- Mobility impaired - she cannot drive or even walk easily;
- He cannot make his own meals or even purchase the food;
- She cannot "keep house";
- She cannot see or hear well which makes it hard to be in the world;
- His friends have died, and his family is not near by; she lives alone and no one is watching out for her.
This sets up a situation where if someone is so inclined they can take over the will of the elder. This situation may lead to financial elder abuse because the elder feels he is dependent on the caretaker/abuser so he must please the caretaker or risk reprisal. He then does whatever he is told to do. He is dependent for:
- staying alive
- some socialization
- all kinds of help with things the elder can no longer do for himself
The caretaker increases the dependency - that is, the caretaker reinforces the elder's belief she can only look to the caretaker for help.
The caretaker/abuser almost certainly will:
- Badmouth others - e.g. children or other possible helpers, saying "He's going to put you in a nursing home" (or whatever the elder's worst fear is). This makes the elder fear the other possible helpers, which leads to further isolation and makes it harder for the elder to ask for help from anyone but the abuser.
- Take actions with the intention of isolating the elder. The abuser most likely:
- Turns off the elder's cell phone or removes it
- Makes the land line phone inaccessible
- Turns away visitors and doesn't tell the elder that she had visitors
- If someone calls, says the elder is sleeping, or in the shower, or indisposed or doesn't want to talk to them
The message delivered to the elder: "I wonder why X doesn't call. I told you X doesn't care about you - only I care about you."
Like a dependent child the elder then obeys his abuser (which was the point).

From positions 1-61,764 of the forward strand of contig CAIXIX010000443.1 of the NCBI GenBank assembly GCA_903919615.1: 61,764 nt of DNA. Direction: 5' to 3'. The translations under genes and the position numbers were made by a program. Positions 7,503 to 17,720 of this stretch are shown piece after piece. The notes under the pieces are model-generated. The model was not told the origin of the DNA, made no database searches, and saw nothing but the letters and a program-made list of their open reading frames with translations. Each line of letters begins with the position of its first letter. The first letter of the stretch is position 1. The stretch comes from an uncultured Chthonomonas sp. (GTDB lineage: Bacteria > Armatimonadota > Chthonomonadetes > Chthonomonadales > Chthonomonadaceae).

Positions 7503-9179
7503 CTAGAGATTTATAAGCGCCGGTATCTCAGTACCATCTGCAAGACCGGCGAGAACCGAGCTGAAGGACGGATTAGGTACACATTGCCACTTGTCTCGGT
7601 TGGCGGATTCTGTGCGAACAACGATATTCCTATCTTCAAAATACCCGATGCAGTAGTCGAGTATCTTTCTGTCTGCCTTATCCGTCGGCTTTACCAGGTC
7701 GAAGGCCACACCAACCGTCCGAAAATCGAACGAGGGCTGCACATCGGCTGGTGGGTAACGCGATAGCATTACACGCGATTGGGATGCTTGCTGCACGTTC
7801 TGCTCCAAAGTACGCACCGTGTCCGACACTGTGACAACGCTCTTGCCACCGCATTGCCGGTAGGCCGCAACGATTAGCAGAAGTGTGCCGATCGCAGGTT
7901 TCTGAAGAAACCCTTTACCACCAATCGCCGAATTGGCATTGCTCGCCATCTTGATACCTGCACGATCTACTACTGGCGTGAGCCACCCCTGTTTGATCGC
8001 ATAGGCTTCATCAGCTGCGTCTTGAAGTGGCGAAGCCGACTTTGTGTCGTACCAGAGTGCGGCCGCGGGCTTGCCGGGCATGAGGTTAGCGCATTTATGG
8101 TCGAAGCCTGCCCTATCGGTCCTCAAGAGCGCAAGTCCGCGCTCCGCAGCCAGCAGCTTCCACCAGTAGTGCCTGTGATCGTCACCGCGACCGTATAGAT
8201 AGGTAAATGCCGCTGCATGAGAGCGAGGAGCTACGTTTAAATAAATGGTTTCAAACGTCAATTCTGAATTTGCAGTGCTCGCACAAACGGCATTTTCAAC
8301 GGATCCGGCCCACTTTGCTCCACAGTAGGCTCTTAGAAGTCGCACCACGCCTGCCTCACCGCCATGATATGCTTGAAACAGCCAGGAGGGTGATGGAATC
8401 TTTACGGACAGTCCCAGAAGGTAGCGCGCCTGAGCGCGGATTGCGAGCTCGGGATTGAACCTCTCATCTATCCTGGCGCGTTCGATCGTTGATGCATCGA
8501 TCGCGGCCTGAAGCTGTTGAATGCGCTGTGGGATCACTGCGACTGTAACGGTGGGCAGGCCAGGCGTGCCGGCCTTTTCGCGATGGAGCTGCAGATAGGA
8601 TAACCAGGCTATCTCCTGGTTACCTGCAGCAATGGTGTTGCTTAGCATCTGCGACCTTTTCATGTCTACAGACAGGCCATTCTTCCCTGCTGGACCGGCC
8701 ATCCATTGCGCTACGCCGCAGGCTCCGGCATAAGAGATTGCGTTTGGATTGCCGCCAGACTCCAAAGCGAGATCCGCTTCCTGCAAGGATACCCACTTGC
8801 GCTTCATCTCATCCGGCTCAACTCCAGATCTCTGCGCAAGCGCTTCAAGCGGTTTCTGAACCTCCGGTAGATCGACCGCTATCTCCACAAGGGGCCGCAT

- The elder gives him money
- Changes beneficiary on life insurance or annuity
- Deeds the house
- Buys life insurance with abuser as beneficiary
- Changes will or trust to favor abuser
HERE IS THE ELDER FINANCIAL ABUSE. A SIMPLER TERM IS THEFT. Just because the elder appears to have "given" the asset to the caretaker, is no indication that there was no abuse.
It Isn't Just About the Money
Now here is the point that is not often emphasized in discussions of financial elder abuse.
While the result of the scenario painted above is seen as a case of financial elder abuse, obviously there is also emotional and psychological damage done. For instance the elder feels pain at the loss of the other family members who, as far as she knows, no longer call or come by; this can cause profound grief tailing off to depression.
Feeling dependent is not a good feeling under most circumstances, but being dependent on someone who is not nice sets up real fear. This fear is coupled with the fear that the other son will "put me in a nursing home" and the threat that if you don't do what I say, you will be all alone.
Emotional elder abuse almost always accompanies financial elder abuse. It is an even greater wrong than the theft. So a red flag is that Uncle Tommy is so much sadder and soft spoken than he used to be. He won't meet your eyes and never ever laughs anymore. You wonder what is going on and how you can help.
If you know someone in this situation and are impelled to try to help (and how could you not be), call us at Chambers Wald, LLP (415.482.7555). We can talk to you about your fears, ways to evaluate the situation, and ways to help your elderly loved one.
Here's to a Healthy Autumn
I hope your fall season is filled with warm golden days, love, and contentment.
Julia P. Wald
Chambers Wald, LLP